Govt asked to set price cap on pork, chicken

SEN. Christopher Lawrence “Bong” Go urged the executive to consider imposing a price ceiling on pork and chicken products.

The continued rise in pork prices is due to supply shortages brought by the African swine fever (ASF) while chicken prices had been subject to some illegal manipulations by some opportunistic traders.

Organized labor groups have called on the government for protection against the soaring prices of basic and prime commodities amid the existing national economic and health crises caused by the coronavirus pandemic.

“Most of our countrymen, especially the minimum wage earners, can no longer afford to buy them,” said the vice chairman of the Senate finance committee in a statement in Filipino.

He asked the government “to subsidize the high cost of goods” to ease the burden of ordinary citizens”.

Agriculture Secretary William Dar told a Laging Handa briefing last Monday that the government was planning to increase the volume of pork imports and augment local pork supply by tripling the Minimum Access Volume (MAV) to keep the meat prices in the country stable. He said what is currently allowed is 54,000 metric tons in a year.

MAV refers to the volume of a specific agricultural commodity, such as pork, which is allowed to be imported with lower tariff rate.

Go has expressed his support for the proposal but added that appropriate legal processes must be observed.

To address the issue on ASF, President Rodrigo Duterte has issued Executive Order (EO) 105, which created the National Task Force on Animal-Borne Diseases.

Go also lauded President Duterte for signing EO 123 modifying the rates of import duty on certain agricultural products under section 1611 of Republic Act (RA) 10863, otherwise known as the “Customs Modernization and Tariff Act.”

The executive order will further maintain the reduced tariff rates on mechanically deboned meat (MDM) of chicken and turkey until the end of next year as a way to help curb hunger and prevent prices of said products from going up amid the ongoing pandemic. MDM is a major ingredient of low-priced meat products largely consumed by ordinary Filipinos.

He, likewise, lauded various measures to be implemented by the Department of Agriculture, which include barangay-based vegetable farming; intensified implementation of the Plant, Plant, Plant program covering crop production, livestock, poultry and aquaculture; urban gardening, such as Gulayan sa Barangay at Paaralan; improved agri-fishery production, processing, marketing and logistical support; sustained implementation of the joint circular on price control; increasing shipments of hogs from ASF-free areas of the country; prize stabilization on pork products; managing the spread of ASF through the Bantay ASF sa Barangay or BABaY; and ongoing swine repopulation program.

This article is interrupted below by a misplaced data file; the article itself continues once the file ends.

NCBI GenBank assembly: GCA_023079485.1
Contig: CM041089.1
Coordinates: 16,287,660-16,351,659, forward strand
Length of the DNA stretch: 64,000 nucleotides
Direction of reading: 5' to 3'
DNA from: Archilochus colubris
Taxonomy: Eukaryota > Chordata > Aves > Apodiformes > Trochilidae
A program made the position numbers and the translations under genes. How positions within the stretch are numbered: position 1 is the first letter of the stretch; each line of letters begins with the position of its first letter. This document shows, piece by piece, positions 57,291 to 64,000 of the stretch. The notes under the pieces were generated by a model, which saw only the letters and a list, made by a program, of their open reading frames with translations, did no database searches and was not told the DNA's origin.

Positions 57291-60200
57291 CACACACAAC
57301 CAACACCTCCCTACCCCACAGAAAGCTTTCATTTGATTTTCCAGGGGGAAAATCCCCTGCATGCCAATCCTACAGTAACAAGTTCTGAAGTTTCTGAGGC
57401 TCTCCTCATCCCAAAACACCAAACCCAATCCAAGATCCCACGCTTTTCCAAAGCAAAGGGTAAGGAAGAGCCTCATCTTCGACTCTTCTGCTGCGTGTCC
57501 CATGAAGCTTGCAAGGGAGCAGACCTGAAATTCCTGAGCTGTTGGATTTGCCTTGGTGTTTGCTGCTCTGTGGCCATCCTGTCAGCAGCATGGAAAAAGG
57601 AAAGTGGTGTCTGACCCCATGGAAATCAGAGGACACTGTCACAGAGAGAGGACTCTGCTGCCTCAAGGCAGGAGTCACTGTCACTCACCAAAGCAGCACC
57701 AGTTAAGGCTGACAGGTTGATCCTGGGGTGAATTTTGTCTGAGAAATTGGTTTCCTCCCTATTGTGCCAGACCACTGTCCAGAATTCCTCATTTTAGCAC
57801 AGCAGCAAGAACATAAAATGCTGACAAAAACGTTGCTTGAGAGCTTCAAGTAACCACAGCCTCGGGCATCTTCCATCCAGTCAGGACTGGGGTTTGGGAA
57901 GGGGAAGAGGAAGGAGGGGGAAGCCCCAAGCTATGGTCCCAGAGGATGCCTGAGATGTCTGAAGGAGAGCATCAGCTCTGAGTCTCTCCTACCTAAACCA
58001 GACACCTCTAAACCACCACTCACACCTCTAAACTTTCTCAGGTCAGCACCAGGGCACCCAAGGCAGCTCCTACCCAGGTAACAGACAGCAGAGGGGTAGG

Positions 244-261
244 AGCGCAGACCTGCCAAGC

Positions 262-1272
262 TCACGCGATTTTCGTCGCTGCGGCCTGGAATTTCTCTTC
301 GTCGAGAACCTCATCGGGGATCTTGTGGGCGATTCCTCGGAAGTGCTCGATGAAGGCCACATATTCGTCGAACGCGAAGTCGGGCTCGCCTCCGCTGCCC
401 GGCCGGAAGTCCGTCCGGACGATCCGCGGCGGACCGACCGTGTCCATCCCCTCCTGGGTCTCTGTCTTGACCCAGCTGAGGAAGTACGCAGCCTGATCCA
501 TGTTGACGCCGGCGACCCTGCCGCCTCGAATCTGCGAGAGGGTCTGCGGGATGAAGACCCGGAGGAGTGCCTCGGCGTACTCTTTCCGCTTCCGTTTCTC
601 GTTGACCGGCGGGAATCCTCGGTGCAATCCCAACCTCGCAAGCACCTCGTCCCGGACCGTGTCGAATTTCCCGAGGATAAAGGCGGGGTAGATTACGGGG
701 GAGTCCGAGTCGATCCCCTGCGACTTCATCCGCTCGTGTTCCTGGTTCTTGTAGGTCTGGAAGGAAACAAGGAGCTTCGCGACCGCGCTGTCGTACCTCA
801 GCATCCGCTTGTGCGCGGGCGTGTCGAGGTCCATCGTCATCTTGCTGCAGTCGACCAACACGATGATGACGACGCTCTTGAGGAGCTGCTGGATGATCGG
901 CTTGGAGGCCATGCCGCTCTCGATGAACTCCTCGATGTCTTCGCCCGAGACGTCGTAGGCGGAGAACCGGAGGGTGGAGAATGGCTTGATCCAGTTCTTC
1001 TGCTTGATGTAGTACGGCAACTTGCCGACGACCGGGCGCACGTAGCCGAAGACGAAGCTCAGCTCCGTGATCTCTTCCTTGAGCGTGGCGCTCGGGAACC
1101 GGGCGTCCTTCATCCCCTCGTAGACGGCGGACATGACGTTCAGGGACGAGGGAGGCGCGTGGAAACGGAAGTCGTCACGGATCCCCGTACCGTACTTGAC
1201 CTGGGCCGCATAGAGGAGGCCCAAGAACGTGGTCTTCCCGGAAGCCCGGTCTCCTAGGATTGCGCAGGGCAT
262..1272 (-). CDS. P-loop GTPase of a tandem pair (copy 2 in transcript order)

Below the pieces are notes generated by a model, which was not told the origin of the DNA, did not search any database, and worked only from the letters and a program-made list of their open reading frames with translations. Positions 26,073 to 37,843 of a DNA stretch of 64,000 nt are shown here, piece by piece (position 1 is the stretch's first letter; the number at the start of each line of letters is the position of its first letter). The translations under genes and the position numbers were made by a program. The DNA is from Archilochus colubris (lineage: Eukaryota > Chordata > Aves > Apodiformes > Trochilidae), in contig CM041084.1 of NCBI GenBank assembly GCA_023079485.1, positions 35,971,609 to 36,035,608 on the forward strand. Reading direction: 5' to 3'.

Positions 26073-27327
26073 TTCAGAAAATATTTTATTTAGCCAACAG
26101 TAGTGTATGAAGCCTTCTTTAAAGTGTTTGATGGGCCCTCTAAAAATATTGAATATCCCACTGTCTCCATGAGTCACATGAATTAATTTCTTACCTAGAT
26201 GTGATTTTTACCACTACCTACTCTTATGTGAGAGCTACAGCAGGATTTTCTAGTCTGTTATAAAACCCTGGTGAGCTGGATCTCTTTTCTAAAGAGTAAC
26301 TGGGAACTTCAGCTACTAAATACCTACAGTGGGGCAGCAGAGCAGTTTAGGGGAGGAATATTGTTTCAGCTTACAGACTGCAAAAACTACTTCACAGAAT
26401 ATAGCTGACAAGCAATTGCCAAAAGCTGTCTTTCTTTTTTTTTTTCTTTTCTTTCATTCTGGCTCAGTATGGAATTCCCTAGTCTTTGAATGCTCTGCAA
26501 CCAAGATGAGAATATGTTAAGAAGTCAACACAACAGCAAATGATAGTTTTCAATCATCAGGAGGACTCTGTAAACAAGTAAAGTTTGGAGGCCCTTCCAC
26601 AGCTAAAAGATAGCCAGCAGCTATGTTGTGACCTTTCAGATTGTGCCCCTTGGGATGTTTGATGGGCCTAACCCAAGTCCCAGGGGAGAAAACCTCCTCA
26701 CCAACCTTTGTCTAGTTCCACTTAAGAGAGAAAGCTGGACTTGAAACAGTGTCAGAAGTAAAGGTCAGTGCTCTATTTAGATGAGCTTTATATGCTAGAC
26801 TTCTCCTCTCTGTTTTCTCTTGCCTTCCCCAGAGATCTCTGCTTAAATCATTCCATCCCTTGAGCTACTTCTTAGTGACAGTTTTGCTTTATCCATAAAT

Go emphasized that the issue of rising prices must be addressed given the economic ramifications of the current pandemic and their effects on the lives of ordinary Filipinos.

The Associated Labor Union (ALU) asked the Agriculture department and Department of Trade and Industry to level up their protection to consumers, particularly minimum wage earners, against the exorbitant increase in the prices of basic food items.

It said the prices picked up a week leading to the traditional Christmas and New Year celebrations despite the 60-day price freeze imposed by multigovernment agencies task force, from Nov. 18, 2020 to Jan. 17, 2021, on basic and prime
commodities.

ALU National Executive Vice President Gerard Seno said the two agencies must move beyond mere token market inspections and other media photo opportunities in groceries and supermarkets and improve consumer protection by issuing show-cause orders and notices of violations to erring businesses who raise prices right under their noses, the group said.

WITH WILLIAM B. DEPASUPIL

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